Harigate – Another Day Another Twitstorm in a Teacup

Today’s fun and games on Twitter has been instigated by Independent journalist, Johann Hari, admitting that he tidied up his interviews by quoting from the interviewee’s recent writings when what they actually said in the interview was a bit garbled. This is a bit naughty because readers might have assumed that he was reporting rather than just digesting previous reports. Of course no interviewee has complained – the tidy up is in their interests, just as John Prescott has, I’m sure, never moaned that Hansard regularly rewrote his Parliamentary contributions into English or Jeffrey Archer that his editors made his stories look semi-literate.

But, it isn’t really that big a deal, is it? It’ll be a good story to remember if you’re a Media Studies teacher trying to defend your subject. It’ll mean that there will be a suspicion amongst those inclined to disagree with Hari that his interviews are more about his interpretation of what the interviewer might have said than what they actually said or meant.

He’s a decent writer, but not the Messiah. For me his most interesting piece was the article he wrote about how love and care were the most important things in education, based on his own experiences going off the rails after GCSEs and how he was coaxed back from a life playing in the arcades at the Trocadero http://ind.pn/eQZM8n . Perhaps he finessed some of that, just as James Frey did with Million Little Pieces. It doesn’t really matter, because it is a nice piece of writing whose central theme is interesting and important.

The best part of the whole thing is the entertainment of the #interviewbyhari topic – a nice chance for punters to inflict a mini-silly season on journalists for a change. Some, like @GuidoFawkes have called for him to return his Orwell Prize and it is true that there is a lack of integrity in Hari’s confessed practice which would have angered George Orwell, that it is a form of treating truth and reality as malleable in the way of the Ministry of Truth. However, having him declared an unwinner of the prize is itself just the sort of thing that Winston Smith might have been called upon to do.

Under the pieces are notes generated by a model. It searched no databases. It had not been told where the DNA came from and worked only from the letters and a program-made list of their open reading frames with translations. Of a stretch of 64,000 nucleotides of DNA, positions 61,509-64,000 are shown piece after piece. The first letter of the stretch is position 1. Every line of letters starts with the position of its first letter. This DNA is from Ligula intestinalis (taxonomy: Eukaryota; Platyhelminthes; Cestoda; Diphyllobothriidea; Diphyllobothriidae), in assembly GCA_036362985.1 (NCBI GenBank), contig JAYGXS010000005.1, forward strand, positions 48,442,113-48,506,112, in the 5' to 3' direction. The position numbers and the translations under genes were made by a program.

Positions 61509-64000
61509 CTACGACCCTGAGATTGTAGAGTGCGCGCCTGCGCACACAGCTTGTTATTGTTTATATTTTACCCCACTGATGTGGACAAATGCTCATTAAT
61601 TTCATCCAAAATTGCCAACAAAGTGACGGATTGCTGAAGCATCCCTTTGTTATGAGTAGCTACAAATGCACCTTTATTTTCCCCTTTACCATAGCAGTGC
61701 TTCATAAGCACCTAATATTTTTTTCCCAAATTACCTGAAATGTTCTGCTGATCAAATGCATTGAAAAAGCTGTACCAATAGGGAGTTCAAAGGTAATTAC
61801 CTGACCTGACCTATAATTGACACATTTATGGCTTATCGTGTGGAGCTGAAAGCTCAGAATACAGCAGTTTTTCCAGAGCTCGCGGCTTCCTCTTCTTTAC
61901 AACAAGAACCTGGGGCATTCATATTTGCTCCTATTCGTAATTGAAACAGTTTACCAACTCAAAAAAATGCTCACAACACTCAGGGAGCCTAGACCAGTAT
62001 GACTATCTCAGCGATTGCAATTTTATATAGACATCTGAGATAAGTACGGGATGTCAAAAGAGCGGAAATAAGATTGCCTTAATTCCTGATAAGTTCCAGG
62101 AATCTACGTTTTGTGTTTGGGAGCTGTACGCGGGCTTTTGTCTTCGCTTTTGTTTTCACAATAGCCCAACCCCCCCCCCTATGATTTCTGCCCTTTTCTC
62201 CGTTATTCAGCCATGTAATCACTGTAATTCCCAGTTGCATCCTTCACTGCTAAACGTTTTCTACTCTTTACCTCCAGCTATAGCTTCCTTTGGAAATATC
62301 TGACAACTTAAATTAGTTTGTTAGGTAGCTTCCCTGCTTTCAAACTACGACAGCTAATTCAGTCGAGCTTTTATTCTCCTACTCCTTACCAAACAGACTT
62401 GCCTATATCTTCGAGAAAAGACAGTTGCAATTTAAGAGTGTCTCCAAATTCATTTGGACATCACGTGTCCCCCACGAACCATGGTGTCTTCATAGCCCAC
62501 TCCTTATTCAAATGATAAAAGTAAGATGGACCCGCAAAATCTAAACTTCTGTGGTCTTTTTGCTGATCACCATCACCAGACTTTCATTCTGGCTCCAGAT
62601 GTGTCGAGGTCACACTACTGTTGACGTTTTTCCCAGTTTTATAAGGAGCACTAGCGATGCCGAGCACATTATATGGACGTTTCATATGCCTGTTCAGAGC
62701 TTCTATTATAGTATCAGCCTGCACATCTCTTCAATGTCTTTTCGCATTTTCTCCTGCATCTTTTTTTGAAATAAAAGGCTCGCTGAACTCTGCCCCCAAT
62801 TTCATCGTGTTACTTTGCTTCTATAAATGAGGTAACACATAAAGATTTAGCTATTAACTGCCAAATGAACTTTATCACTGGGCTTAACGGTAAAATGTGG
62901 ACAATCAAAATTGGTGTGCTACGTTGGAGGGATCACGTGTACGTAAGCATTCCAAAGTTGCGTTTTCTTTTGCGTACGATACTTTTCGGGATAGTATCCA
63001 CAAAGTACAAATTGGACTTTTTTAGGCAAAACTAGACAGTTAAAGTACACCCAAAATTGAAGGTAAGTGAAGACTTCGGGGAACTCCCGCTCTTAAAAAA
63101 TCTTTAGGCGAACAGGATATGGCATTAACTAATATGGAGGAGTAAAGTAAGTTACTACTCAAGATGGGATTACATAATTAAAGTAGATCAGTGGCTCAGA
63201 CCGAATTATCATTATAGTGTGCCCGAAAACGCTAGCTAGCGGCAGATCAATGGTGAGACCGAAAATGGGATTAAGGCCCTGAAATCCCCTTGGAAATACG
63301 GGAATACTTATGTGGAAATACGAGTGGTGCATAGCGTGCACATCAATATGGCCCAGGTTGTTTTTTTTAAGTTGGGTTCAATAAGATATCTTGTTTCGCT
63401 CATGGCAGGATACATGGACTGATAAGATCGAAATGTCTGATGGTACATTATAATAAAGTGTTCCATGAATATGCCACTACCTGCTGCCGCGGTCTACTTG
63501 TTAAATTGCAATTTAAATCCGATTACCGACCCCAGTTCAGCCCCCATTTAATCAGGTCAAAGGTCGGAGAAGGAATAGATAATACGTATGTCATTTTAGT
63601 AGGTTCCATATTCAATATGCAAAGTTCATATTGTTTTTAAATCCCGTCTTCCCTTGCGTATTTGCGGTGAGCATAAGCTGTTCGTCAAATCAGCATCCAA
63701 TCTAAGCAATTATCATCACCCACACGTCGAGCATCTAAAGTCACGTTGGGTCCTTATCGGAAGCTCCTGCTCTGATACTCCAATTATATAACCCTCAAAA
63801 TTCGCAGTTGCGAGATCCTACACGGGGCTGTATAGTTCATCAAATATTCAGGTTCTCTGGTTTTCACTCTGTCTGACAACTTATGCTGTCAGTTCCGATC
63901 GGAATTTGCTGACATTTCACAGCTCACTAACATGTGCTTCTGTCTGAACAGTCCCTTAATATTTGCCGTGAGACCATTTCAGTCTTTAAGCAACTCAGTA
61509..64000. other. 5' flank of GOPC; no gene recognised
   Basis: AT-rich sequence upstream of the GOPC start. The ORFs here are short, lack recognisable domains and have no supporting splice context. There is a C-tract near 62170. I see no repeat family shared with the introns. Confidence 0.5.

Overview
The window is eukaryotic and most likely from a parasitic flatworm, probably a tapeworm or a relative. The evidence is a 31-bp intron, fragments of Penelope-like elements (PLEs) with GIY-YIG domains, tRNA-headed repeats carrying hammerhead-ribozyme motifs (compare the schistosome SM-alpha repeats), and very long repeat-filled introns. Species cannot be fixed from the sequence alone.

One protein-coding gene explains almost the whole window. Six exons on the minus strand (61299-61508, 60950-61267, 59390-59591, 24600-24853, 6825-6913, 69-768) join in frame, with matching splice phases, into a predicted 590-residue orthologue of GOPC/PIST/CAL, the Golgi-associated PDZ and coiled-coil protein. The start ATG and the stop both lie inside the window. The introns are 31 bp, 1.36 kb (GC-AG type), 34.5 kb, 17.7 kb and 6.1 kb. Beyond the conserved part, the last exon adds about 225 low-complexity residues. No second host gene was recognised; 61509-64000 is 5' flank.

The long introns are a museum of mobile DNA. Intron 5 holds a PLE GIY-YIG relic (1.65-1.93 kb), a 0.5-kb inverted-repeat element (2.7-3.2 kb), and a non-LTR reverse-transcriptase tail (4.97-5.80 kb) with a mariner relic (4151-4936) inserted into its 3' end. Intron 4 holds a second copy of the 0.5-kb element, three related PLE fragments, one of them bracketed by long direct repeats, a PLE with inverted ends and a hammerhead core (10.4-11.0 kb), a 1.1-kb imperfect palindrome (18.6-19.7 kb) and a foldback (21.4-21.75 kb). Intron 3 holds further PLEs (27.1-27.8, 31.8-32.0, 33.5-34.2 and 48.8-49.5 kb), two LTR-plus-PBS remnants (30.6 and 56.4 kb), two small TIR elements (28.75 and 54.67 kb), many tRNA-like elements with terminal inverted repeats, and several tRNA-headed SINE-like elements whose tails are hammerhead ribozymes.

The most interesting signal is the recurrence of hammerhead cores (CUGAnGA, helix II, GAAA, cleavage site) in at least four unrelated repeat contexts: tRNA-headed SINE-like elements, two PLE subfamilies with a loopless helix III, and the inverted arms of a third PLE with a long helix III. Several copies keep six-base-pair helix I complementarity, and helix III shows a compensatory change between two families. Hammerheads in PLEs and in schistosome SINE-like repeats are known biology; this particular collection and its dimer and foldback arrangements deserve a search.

Update – Johann Hari has issued an apology following the row http://bit.ly/kpv7r1 . It is not radically different from the admission and self-justification initially published . Will it make any difference? I suppose we’ll just have to wait and see until his next blockbuster interview. I’ve been trying to suppress the cynic in me who has been saying that perhaps the whole thing was a bit of a publicity stunt – the next big piece Hari publishes is likely to get a lot of interest and comment which won’t hurt the Independent or his own profile. Those who think his underlying views are wrong might write positively about his reaction to the criticism, those who agree with him will eulogise him.

Update 2 – Or maybe not. Rather than just polishing up the garbled English of foreign interviewees by reference to their recent previous writings, there seems to be some evidence of Hari genuinely plagiarising interviews given to other interviewers. http://t.co/ARBN7JO

Perhaps Hari will follow in Piers Morgan’s footsteps and come back bigger and stronger than we could possibly imagine after having been struck down for serious journalistic misjudgement.

Update 3 – hmm, well, Piers Morgan seems to be under fire now in the context of hacking so perhaps a bad example to follow.

A blogpost putting it all much more clearly than I could: http://bit.ly/njuiyG

 

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Glastonbury – rain or shine

Well, it’s Glastonbury time again and time once more for slews of articles and TV reports of the weather and what it will mean for those at the festival. It is strange that the allure of Glasto is such that these articles are considered newsworthy when, for example, last weekend’s Isle of Wight festival was heavily affected by rain but was only really commented on by those who  were there.

Five feet of mud - 2005

I don’t quite understand why people who aren’t at Glasto and don’t want to go there are so bothered about it. Of the 100,000 people there, of course there will be lots of those who will fit into pretty much any category of hate you want: crusties – check, hippies  – check, pampered teens celebrating their A levels – check, 30-something lawyers – check, parents (some single!), children, old people who ought to be doing something more sensible – check, check, check. Too rich, too poor, too counter-cultural, too establishment – it’s all there.